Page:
Sunday, February 19, 2017

Writing Biographical Fiction: Baldwin d’Ibelin

The Quest for the Holy Grail, Tapestry by Edward Burne-Jones

When setting out to write a biography of Balian d’Ibelin, one of the first things I learned was that he was the third son of the first Baron of Ibelin, and as such started out in life as an insignificant and obscure landless knight. It was, historically, his elder brother Baldwin, who was important ― at least throughout Balian’s youth and early manhood. Furthermore, it was his brother who gave Balian his chance to enter history.

Big Brother Baldwin inherited their father’s modest barony of Ibelin in or about 1170 along with their mother’s significantly more substantial inheritance, the baronies of Ramla and Mirabel. Together, these three baronies owed 70 knights to the feudal army, or more than, for example, the powerful Lord of Oultrejourdain, which owed 60.  Furthermore, unlike Oultrejourdain, all three of these baronies were located on the fertile coastal plain east and south of Jaffa, and must have yielded very substantial revenues and enabled a splendid lifestyle for the period. Although technically Baldwin was a “rear vassal” who held his fiefs from the Counts of Jaffa and Ascalon rather than directly from the king, the Count of Jaffa and Ascalon became King Amalric I in 1162, making Baldwin de facto a crown vassal. Thus when Balian came into manhood he stood very much in the shadow of his elder brother Baldwin. In writing my biographical novel of Balian, therefore, Baldwin had to be an important character. 

But what was Balian’s relationship to his elder brother like?

We know that later chronicles and modern historians, writing after Balian had become the founder of a powerful dynasty that played a key role in the history of crusader states for three hundred years, often lump Baldwin and Balian together. Indeed, there is a tendency to refer to Baldwin and Balian as “the Ibelin brothers,” although this term is anachronistic since Ramla and Mirabel were more important baronies and Baldwin in his own lifetime would have been identified and addressed by these more senior titles. Ibelin, on the other hand, was not only a comparatively insignificant title, but one that Baldwin surrendered (whether willingly or not is an open question) to his younger brother in or about November 1177. He would not have been identified by or with it after that date. This careless lumping of Baldwin and Balian together by the name that was to become important only after both of them were dead, ie. as “Ibelins,” tends to create an impression of closeness and harmony that may be entirely fictional.

To be sure, in the 12th century family ties were imprisoning. Everything revolved around family. Families stuck together through thick and thin. They paid each other's ransoms, they stood as hostages for one another, they were witnesses for one another, they were each other’s clients and lords. Perhaps most important: they fought together. 

Does that mean that all family members got along with one another all the time?  Highly unlikely. On the contrary, the tensions within medieval families could be brutal and bitter. (Witness the Plantagenets: Henry II had to fight wars with his sons, and his sons fought each other in a series of shifting alliances.)  In most families (where there was less at stake or personalities (and egos) less excessive), families usually worked together and presented a common front to the outside world, yet that still did not mean they had no rivalries and tensions among themselves.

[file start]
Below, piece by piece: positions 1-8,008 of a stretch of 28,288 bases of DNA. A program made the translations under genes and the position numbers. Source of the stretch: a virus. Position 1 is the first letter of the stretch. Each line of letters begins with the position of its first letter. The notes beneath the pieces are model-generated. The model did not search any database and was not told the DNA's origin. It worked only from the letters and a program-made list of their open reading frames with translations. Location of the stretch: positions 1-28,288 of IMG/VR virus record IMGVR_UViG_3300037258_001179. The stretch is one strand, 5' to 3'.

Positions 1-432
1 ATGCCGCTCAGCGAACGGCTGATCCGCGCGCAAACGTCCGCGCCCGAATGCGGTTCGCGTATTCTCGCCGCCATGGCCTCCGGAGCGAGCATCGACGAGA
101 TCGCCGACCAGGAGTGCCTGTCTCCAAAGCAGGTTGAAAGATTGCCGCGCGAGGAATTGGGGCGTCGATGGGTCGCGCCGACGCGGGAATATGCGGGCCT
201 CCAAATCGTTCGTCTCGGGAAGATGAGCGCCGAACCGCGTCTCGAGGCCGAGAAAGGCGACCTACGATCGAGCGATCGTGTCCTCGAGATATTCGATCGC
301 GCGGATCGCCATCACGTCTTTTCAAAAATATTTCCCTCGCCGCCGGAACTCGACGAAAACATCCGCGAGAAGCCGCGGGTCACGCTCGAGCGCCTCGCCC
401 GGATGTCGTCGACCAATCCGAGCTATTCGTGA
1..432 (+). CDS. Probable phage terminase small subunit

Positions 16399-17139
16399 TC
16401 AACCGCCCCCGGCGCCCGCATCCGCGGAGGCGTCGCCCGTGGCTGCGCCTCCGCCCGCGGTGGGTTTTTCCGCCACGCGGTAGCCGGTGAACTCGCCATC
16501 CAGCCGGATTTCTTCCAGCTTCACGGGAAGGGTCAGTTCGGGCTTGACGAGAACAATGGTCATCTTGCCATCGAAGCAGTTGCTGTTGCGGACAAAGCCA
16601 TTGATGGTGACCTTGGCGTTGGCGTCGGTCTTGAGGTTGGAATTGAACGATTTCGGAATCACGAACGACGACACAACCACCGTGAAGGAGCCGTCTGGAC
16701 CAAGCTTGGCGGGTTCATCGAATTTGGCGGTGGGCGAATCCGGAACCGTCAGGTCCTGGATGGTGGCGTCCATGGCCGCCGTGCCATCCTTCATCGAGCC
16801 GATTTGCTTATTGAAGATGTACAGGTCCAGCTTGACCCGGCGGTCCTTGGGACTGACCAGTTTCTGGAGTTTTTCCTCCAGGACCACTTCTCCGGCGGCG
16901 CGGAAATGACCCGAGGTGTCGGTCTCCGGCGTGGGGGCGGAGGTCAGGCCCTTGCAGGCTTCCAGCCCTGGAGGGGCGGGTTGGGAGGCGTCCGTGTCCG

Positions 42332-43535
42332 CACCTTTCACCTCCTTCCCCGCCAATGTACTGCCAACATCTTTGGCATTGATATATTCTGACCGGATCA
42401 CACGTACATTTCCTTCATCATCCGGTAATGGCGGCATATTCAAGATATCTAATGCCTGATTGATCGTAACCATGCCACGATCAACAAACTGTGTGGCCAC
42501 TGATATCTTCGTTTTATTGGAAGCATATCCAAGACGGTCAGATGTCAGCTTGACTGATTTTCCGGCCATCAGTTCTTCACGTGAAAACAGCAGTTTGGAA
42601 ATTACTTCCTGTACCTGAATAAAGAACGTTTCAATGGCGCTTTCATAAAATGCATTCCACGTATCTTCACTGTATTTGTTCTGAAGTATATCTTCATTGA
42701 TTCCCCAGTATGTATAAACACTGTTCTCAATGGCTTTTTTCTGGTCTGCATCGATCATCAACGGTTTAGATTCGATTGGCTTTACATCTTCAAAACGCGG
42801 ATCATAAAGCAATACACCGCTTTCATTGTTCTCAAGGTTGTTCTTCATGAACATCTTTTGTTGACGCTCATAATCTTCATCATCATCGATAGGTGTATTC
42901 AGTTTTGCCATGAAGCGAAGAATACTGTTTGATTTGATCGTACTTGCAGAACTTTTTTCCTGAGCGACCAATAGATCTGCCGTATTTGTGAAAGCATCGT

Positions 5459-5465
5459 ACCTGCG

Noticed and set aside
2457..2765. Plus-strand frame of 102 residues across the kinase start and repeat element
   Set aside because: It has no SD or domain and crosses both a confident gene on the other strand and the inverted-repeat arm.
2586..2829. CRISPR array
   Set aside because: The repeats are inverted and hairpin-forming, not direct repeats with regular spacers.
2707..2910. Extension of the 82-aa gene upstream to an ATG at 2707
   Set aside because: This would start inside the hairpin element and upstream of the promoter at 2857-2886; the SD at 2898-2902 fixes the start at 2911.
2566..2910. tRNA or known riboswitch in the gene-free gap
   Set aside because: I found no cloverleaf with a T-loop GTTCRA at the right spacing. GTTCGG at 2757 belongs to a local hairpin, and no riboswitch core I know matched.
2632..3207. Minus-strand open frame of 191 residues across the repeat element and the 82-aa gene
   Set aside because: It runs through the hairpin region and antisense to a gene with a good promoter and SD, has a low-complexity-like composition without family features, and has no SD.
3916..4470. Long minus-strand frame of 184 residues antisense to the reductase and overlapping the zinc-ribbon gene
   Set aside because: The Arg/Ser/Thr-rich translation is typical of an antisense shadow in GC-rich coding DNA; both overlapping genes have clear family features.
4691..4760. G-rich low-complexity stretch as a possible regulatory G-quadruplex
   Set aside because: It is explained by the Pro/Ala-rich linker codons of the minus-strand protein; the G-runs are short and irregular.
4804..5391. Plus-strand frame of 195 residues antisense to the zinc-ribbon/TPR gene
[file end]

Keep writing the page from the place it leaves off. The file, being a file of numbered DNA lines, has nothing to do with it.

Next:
As a novelist, therefore, I had to look beyond the undifferentiated treatment of Balian and Baldwin as two peas in a pod or two interchangeable parts of a pair and look at them as individuals. Furthermore, I had to draw on my understanding of human nature in creating a plausible relationship. Sibling rivalry is one of the most consistent and frequent patterns of behavior across cultures and ages.  It is therefore quite plausible that  Baldwin and Balian were not always the best friends, much less always of one opinion.

For example, William of Tyre claims that Baldwin of Ramla (Ibelin) plotted with Tripoli and Antioch to depose Baldwin IV, and all sources agree that Baldwin refused to take the oath of fealty to Guy de Lusignan. Indeed, in a shocking and unprecedented incident, Baldwin renounced his entire inheritance and went into voluntary exile, rather than take an oath of fealty to Guy de Lusignan. That is the action of a man of great pride, passion and inflexible principles. 

Balian, on the other hand is most famous for his role as a mediator ― between Tripoli and Lusignan, between Richard the Lionheart and Saladin. He is also known as a man of compassion and humility, who did not lay claim to particular influence, much less a crown, even when he was step-father to the queen or when the Arab chronicles describe him as “like a king.” Unlike his elder brother, Balian’s loyalty to Baldwin IV and V is never questioned, and indeed he served Guy de Lusignan as long as Queen Sibylla lived. 

In their personal lives also, the brothers appear to have been very different. Baldwin married very young, and then set his wife of almost two decades and the mother of his daughters aside―apparently for no better reason than he hoped to marry the Princess Sibylla. When that failed (for whatever reason), Baldwin married again twice. He had one son, but he abandoned the boy to Balian’s care when he renounced his titles. In short, his pride and principles with respect to Guy de Lusignan were more important to Baldwin than his wife and son.